US companies added the most jobs in four months in August, with payrolls increasing by 195,000 compared to estimates of 148,000 and 142,000 the month prior. Combined with stable jobless claims data, the US labor market appears to remain in good health.
- Payrolls rose by 195,000 jobs vs. 148,000 expected and compared to the downwardly revised figure of 142,000 in July according to the ADP Research Institute.
- There was little change in the number of jobless claims filed last week according to the Labor Department, with claims remaining near the lowest level since 1969.
The latest labor market data points to ongoing strength in the market, which has continued to perform well in the face of multiple economic headwinds such as the US-China trade war, weak activity in US manufacturing, and the ongoing economic slowdown felt worldwide.
Job growth hit a four-month high in August. Employment at services providers added 184,000 jobs, led by gains of 58,000 in health and education, and followed by 39,000 in trade, transportation, and utilities, and 35,000 gain in professional and business services.
Goods-producing jobs adding 11,000, led by increases in factory payrolls. Small businesses added 66,000 jobs, mid-sized businesses added 77,000 jobs, and big corporations added 52,000. The only categories which posted losses were natural resources and mining, which showed 2,000 fewer jobs created, and information services in which there were 6,000 fewer jobs.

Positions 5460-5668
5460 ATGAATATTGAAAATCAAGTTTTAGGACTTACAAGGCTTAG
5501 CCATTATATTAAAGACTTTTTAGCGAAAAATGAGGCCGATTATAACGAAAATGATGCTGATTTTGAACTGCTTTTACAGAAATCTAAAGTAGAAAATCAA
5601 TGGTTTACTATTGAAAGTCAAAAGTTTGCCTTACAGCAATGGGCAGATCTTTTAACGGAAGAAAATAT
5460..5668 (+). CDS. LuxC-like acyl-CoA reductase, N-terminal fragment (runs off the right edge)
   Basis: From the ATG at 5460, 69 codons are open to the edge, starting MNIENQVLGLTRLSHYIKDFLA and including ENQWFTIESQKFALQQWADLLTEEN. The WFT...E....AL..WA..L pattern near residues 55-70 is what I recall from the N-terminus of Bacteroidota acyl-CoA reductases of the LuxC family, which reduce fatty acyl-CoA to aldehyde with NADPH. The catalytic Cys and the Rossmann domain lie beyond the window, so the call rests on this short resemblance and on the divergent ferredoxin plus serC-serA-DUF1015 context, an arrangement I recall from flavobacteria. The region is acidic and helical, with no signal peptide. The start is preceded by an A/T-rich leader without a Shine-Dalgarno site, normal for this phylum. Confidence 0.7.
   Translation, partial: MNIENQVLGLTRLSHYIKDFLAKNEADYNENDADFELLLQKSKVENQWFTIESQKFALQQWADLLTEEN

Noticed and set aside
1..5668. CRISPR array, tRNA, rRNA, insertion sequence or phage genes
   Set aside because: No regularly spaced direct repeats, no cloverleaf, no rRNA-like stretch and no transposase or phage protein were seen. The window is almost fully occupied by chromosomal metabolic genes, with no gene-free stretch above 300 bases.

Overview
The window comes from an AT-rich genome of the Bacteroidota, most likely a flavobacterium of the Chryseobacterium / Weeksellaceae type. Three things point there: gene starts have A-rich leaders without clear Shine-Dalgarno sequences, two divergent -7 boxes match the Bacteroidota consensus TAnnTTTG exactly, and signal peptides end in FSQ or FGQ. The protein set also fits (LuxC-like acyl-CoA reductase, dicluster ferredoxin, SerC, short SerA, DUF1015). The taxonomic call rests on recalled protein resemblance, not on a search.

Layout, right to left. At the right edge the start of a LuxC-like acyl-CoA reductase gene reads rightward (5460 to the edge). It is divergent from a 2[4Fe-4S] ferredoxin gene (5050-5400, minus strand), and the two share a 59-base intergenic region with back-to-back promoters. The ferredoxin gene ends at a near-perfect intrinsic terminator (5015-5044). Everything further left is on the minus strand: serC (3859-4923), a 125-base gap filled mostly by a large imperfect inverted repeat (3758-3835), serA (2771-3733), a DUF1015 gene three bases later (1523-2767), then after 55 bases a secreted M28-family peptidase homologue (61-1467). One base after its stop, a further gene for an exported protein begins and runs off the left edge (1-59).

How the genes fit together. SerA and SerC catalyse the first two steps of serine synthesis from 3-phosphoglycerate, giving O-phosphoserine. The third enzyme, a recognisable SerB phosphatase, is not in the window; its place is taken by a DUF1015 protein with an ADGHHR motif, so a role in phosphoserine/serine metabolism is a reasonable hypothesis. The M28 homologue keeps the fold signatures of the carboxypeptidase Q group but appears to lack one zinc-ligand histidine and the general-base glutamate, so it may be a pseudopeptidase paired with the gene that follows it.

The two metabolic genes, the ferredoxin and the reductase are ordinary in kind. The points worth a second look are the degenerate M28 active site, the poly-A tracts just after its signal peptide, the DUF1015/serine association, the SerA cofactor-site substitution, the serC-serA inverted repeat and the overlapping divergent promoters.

A separate report released on Thursday indicated job-cut announcements rose 39% in August 2019 compared to August 2018. However, recessionary pressures that worried analysts earlier in the year are considered to be under control for the time being.
August ADP Employment Report 195,000 against consensus of 140,000.
Goods Producing 11,000
Service Providing 184,000 pic.twitter.com/2V6Tapm0b5
— Charles V Payne (@cvpayne) September 5, 2019
“Businesses are holding firm on their payrolls despite the slowing economy,” said Mark Zandi, chief economist at Moody’s Analytics. “Hiring has moderated, but layoffs remain low. As long as this continues recession will remain at bay.”
"In August we saw a rebound in private-sector employment," said Ahu Yildirmaz, vice president and co-head of the ADP Research Institute. "This is the first time in the last 12 months that we have seen balanced job growth across small, medium and large-sized companies."
Spot gold last traded at $1,537.29/oz, down -0.84% with a high of $1,556.86/oz and a low of $1,535.22/oz. The news that private-sector employment greatly surpassed expectations for August has put pressure on gold prices, amplified by the news of flat jobless claims applications and the announcement that US-China trade talks are due to reopen in October, impacting risk appetite in the financial markets.